Temecula Colors :: Moments of Lighting in a Bottle 2013

The idea of traveling across the USA to fabulous Los Angeles runs romantic until the lengthy journey back- where the Nebraska fields embody infinity and the insides of a Greyhound bus clutter with underslept toddlers and a hellish mixture of toothless country boys and antagonistic runaways. When feeling especially isolated, which crowds of impolite strangers and the post-festival blues tend to provoke, I would simply shut my eyes and return to Lightning in a Bottle, the immersive California music festival in which my reasoning to spend 90 hours on a bus became justified. To the colorful Woogie Stage hammock area, to be exact:

AdrienneThomas2013LIBWoogieStageAdrienneThomas2013LIBLounging

Everybody here was exactly where they wanted to be. That was the vibe in the Woogie mini forest, unwinding under blessed shade to happy house tunes, just outside the giant water-spraying dance area. We saw Jason Bentley here on Saturday, KCRW’s host of LA’s illustrious “Morning Becomes Eclectic” mix & interview hour. He spun from a rainbow treehouse that lined the festival’s outer grounds; it looked something like this:

AdrienneThomas2013LIBTreehouseHe integrated these vocals throughout his set, it was utterly amplifying:

It’s hard to escape the redundancy of the phrase “happy festival,” but in the case of LIB, every encounter I experienced or witnessed bellowed with positivity up to and through the clouds. Even the festival’s security staff noted the respect maintained by campers, citing almost no fights during the 5-day experience. I met a guy roaming through our campsite who ranted about his higher-achieving brother for a few minutes, but when his heightening adrenaline turned his topic towards a “I might just shoot my brother” “joke,” our neighbor informed him that if he spoke like that again he would have to leave. And that was that. Happy was the collectively enforced mood, and that community element is what makes LIB stand out from any other festival I’ve been to. Check these smiling faces:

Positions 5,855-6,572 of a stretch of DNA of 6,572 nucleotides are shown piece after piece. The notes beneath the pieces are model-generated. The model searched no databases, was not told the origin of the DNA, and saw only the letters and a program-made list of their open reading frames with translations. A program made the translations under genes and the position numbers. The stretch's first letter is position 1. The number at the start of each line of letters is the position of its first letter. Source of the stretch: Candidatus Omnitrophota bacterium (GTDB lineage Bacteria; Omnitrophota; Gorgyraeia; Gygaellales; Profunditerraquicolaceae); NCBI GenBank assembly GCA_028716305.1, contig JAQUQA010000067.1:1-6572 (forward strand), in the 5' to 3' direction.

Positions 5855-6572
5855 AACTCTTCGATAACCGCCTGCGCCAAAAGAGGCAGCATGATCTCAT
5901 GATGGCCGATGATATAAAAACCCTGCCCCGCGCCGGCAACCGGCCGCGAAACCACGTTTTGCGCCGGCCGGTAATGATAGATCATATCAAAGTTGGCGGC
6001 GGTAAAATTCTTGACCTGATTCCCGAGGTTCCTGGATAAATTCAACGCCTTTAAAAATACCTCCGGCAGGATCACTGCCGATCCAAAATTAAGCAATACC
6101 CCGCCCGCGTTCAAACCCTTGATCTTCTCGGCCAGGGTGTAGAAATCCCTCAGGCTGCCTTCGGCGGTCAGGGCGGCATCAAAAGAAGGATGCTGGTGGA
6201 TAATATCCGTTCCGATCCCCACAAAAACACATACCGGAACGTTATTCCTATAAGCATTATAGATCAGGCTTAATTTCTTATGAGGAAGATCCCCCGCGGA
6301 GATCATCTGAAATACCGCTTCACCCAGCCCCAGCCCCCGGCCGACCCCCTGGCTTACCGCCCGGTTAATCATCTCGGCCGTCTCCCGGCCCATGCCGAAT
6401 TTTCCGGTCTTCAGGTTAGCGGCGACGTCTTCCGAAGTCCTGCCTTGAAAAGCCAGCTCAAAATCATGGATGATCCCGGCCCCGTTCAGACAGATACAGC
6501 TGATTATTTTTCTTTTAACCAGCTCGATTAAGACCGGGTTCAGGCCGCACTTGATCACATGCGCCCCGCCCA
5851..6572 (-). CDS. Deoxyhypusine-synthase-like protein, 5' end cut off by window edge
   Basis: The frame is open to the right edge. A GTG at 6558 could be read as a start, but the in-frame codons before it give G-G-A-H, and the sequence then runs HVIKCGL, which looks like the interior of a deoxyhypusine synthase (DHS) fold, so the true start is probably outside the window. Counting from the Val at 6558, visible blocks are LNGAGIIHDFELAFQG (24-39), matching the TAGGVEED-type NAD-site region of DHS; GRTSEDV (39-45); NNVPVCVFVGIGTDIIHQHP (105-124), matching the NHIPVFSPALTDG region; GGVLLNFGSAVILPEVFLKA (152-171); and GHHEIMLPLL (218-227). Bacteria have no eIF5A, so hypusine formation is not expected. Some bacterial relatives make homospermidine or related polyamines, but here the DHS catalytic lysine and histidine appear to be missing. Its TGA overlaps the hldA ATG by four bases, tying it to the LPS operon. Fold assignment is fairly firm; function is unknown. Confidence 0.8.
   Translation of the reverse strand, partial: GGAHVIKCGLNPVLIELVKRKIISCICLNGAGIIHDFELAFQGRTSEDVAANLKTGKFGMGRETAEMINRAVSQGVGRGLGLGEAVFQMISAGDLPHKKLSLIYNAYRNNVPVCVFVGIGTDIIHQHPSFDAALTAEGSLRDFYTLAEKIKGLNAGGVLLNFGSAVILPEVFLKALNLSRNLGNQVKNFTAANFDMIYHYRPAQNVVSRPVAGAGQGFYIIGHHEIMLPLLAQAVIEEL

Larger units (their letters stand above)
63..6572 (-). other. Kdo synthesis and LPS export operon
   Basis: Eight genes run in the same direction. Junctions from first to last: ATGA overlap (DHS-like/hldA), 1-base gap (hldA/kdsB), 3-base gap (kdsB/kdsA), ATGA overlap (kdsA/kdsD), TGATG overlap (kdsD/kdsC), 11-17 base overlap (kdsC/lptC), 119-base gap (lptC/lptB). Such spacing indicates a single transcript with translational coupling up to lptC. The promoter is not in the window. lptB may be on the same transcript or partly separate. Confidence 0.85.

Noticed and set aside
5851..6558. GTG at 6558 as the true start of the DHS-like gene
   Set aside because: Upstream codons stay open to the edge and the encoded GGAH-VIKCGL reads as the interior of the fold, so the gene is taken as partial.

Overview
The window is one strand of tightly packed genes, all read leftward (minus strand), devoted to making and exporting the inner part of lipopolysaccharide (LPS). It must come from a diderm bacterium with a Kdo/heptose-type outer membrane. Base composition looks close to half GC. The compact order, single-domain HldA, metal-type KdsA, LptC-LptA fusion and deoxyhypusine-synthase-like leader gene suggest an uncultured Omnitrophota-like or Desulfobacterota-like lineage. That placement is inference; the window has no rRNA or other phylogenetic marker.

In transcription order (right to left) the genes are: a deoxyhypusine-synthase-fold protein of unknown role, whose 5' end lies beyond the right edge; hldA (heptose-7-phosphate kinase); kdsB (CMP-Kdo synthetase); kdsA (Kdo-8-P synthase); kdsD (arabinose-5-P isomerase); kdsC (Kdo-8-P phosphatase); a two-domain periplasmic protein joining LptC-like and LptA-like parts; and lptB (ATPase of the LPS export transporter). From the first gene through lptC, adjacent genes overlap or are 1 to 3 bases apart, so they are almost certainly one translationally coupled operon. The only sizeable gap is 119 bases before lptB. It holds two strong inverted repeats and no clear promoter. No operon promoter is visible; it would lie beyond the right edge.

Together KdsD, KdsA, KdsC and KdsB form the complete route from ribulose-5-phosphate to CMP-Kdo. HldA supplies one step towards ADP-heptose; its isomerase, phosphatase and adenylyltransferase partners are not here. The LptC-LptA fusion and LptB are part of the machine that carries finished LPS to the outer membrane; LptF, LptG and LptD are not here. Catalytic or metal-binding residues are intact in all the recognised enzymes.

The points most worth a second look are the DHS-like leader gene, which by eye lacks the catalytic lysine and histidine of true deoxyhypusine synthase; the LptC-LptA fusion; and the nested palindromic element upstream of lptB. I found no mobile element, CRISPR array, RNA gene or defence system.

The two artists I knew best before arriving were Acid Pauli and Nicolas Jaar, both on Jaar’s minimal deep-house label Cloud and Sunset. I had seen Jaar a week before on a beach in Chicago. The prospect of a repeat of this made me violently giddy, his music feels like a soundtrack to my psyche; in it I find both solace and excitement. Pauli and Jaar killed it with bass and patience-building drops, I was proud to introduce them to our festival posse. Listen here:

Hard-hitting electro and deep-falling dubstep- the kind of music that just sucks on computer speakers but flames your body in concert- filled the Bamboo Stage most of the weekend and the main Lightning Stage both weekend nights. PANTyRAiD and Rusko hit us with their screeching adrenaline, and we could do nothing but fold our disciplined bodies, over and over and over again. AN-TEN-NAE unleashed his self-proclaimed “ACID-CRUNK” live remixing at the Bamboo Stage Sunday night. His set featured dark and wobbly remixes of Santigold, Daft Punk and Beyonce + Andre 3000:

Excuse my lack of night photos. I chose to effusively party when the sun went down. AdrienneThomas2013LIBMysteryMan

Pumpkin at the Woogie Stage was the happiest set on Sunday, featuring his live rapping over hip-house remixes, followed by an indie-rock mixing revival. His accessibility welcomed all electronic festival newcomers, and for me his sound will forever be bound to the joy we felt while dancing, soaked by stage-sprayers, in the 90 degree dry California heat. Live music would end at midnight, but campsite “renegade” parties attempted to continue the music much later. Sometimes this would work, but security crews didn’t allow each pop-up DJ to play for more than 20 minutes. Many LIB regulars expressed their frustration with the new Lake Skinner location noise policy, noting these after hour parties as a highlight from previous years. Hopefully next year these issues will be resolved. Our campgrounds cuddled in the desert mountains:

As the photos tell well, LIB more than anything is a place to do, feel and be free. A model for how life outside it should always be. An escape to a place more real than your office desk, or a kind reminder to harness your pleasures in every place they arise. Music aside, festival grounds included barter-only shops, fluff relaxation tents, psychedelic imagery stations, artists making art literally everywhere, a silent disco “frisco,” massive meditation and yoga sessions and a number of wellness workshops inside the Temple of Consciousness. LIB is vegan and green in a wholly unobnoxious, welcoming way. Climb a treehouse and watch the scenes from above, or get down and dirty in the middle of a dub-drenched crowd. Anything goes, and life’s just luscious that way. See you next year, LIB!

(All words and photos by yours truly, Adrienne Thomas)

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